It appears that the hue and cry by Ghanaians over the nature of roads in the country will not attract any major intervention as the Road Fund – dedicated towards road construction and maintenance – does not have enough funds.
According to a Deputy Minister of Roads and Highway, Anthony Karbo, the previous National Democratic Congress (NDC) administration secured over GH¢1.5 billion loan from UBA to pay road contractors.
As part of the loan arrangement, the Road Fund was used as collateral and therefore releases that are supposed to go to the Road Fund rather go to the UBA at source to offset the loan.
Speaking to an Accra-based radio station over the ministry’s inability to undertake major road projects, Mr Karbo indicated that since the Road Fund had been “hijacked” by UBA, it was difficult to do so. He explained, “Last year , the fund committed itself to a UBA loan of over GH¢1.5 billion to pay contractors… .”
Apart from this, he stated that the previous government in the run-up to the 2016 elections, signed several contracts and made many commitments to contractors to the tune of over GH¢17 billion which has to be carefully reviewed to give the current government some respite and chance to undertake major projects.
Mr Karbo was unhappy that in some of the commitments, some of the contractors were made to start work even without a signed contract, while other contracts were signed without any provision for payment. Be that as it may, he said his minister and other key government officials were carefully reviewing most of the deals to ensure that the country saves some funds and also avoid being hauled to court for breach of contract.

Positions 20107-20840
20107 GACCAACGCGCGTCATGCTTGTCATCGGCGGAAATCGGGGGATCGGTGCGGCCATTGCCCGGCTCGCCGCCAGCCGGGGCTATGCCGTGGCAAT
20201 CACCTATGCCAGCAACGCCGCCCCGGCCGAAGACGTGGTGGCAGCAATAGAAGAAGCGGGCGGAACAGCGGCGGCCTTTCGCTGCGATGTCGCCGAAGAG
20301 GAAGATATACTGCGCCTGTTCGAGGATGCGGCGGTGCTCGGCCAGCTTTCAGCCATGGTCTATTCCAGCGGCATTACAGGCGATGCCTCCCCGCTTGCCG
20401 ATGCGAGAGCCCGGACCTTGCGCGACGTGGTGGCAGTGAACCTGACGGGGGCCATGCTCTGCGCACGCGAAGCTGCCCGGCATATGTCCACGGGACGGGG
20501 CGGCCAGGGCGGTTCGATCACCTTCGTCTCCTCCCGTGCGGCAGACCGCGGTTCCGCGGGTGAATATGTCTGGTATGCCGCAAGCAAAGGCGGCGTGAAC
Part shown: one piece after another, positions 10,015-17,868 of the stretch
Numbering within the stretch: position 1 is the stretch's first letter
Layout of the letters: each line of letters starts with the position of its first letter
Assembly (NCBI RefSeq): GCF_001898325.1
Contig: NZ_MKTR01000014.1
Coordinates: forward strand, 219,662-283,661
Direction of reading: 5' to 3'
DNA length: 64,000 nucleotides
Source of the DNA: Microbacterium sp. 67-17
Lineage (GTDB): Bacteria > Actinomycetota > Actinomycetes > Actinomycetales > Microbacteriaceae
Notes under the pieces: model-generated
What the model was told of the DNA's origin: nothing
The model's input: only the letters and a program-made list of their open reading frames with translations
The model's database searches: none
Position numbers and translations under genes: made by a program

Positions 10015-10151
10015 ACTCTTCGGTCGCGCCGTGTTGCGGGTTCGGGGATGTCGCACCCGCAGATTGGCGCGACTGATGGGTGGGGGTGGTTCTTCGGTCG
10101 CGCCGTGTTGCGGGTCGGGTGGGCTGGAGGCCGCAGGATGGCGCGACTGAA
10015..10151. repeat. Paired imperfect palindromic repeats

“Our hands are tied. We are in a difficult situation. My ministers have had sleepless nights about the state of roads,” Mr Karbo complained as he reacted to the many calls for road maintenance and construction, particularly the Accra-Tema Motorway.
No Cash For Motorway
On the state of the Accra-Tema Motorway – which has been described by many as a death trap because of potholes and other dangerous defects – the deputy minister attributed government’s inability to fix the road to unavailability of funds.
He said although he and his colleague ministers use the road daily, there is little they could do immediately as the Road Fund is cash-strapped.
That notwithstanding, government is currently undertaking a comprehensive study of the entire Accra-Tema Motorway to the Tetteh-Quarshie Interchange to address the challenges once and for all.
The study, which he was hopeful would be completed by the end of October 2017, is considering expanding the motorway into three-lane dual carriage. After the study, government would invite strategic investors to bid for the project, which would be on a public private partnership (PPP) basis.
The strategic investor is expected to build, operate and recoup its investment and later hand over to the government.
“We are working tirelessly to ensure that beyond the limited resources available to government and the ministry, we get a concessionaire or get a strategic investor. Indeed, many have come before the ministry and expressed interest in working with us to ensure that at least, the current tolls can be used,” Mr Karbo disclosed.
From Fred Duodu